There are no quick fixes to long-term energy challenges. To find solutions, governments and industry benefit from sharing resources and accelerating results. For this reason the IEA enables independent groups of experts - the Energy Technology Initiatives, or ETIs1.
Fusion energy has the potential to be a safe, environmentally attractive and inexhaustible source of power. A significant amount of research must still be accomplished. While the understanding of fusion science advances, developing and demonstrating the safety and economic viability of fusion is equally important. The knowledge gained must be made available to both the regulator and the public in order to fully appreciate the potentials and challenges of fusion power. Further governmental support for this work is needed.
The aims of the ETI focusing on socio-economic aspects of fusion (ESEFP) are to conduct research and to perform physical tests to determine the nature of materials and to benchmark the analytical tools that are necessary to demonstrate the safety and economy of fusion. This includes development, validation, and establishment of data requirements of environmental and safety analysis models and computer codes and supporting research; development of safety methodologies for use by designers of fusion facilities; and system studies of future fusion facilities to determine their environmental, safety and economic characteristics. There are seven Contracting Parties, including Russia and China.
Failure rates of fusion device components are used to predict maintenance schedules, and are key elements in any safety analysis for fusion reactors. Therefore an important ongoing activity of ESEFP involves developing and maintaining a failure rate database that covers tritium facilities and tokamak experiments worldwide.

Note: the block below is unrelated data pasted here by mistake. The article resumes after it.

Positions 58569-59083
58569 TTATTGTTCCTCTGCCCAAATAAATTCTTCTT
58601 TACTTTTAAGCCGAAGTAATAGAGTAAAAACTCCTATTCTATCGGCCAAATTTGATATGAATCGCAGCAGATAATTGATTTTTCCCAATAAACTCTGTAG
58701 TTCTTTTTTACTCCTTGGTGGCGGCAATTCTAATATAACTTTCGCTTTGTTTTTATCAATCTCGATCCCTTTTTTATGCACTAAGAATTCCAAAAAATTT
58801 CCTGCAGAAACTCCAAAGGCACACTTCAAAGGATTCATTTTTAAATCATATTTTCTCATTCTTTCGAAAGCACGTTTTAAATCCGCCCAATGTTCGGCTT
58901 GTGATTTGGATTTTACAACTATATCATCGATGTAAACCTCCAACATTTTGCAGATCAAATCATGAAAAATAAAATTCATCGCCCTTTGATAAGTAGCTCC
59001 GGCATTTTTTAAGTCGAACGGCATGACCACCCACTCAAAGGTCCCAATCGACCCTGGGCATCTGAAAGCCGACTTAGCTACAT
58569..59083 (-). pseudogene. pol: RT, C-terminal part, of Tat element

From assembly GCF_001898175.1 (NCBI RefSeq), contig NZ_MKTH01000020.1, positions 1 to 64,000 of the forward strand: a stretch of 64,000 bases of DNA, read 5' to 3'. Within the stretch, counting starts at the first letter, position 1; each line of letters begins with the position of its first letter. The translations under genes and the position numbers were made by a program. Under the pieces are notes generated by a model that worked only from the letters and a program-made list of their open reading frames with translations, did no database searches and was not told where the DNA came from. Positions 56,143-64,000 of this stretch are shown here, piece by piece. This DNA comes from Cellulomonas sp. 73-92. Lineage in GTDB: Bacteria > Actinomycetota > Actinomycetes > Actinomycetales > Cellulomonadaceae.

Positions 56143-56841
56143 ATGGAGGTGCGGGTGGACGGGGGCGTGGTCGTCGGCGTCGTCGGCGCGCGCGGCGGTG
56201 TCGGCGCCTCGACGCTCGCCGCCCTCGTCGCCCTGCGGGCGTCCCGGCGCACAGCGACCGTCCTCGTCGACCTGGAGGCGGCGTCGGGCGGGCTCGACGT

This information is important to demonstrate the safety and reliability of fusion power. These data also support the industries’ design components for fusion devices. These fusion-specific data are valuable to ascertain the reliability, availability, maintainability and inspectability (RAMI), the operations support, and quantification of the probabilistic safety assessment (PSA). Regulatory agencies rely on this information to license fusion power plants. Where possible, database entries have been validated against independent data and double-checked for accuracy. This includes data from nuclear fission reactors, but also the chemical industry, aerospace industry, particle accelerator datasets, military datasets, the offshore oil industry, and other industries with data applicable to fusion research.
The database now contains over 830 failure rate values of mechanical, electrical and electronic components such as compressors, condensors, circuit breakers, conductors, fans, heaters, magnets (both cryogenic and superconducting) piping (both cryogenic and superconducting), pressurisers, pumps, vacuum pumps and valves. An additional 460 values are in the process of validation.
Given the significance of this database in support of safety and reliability, at the end of 2012 the database (residing at the Italian National agency for new technologies, Energy and Sustainable Economic Development) was made available to the International Thermonuclear Experimental Reactor (ITER) project.
For more information: The ESEFP IA website is under development.
1.Information or material of the IEA Energy Technology Initiatives, or ETIs (formally organised under the auspices of an Implementing Agreement), including information or material published on this website, does not necessarily represent the views or policies of the IEA Secretariat or of the IEA’s individual Member countries. The IEA does not make any representation or warranty (express or implied) in respect of such information (including as to its completeness, accuracy or non-infringement) and shall not be held liable for any use of, or reliance on, such information.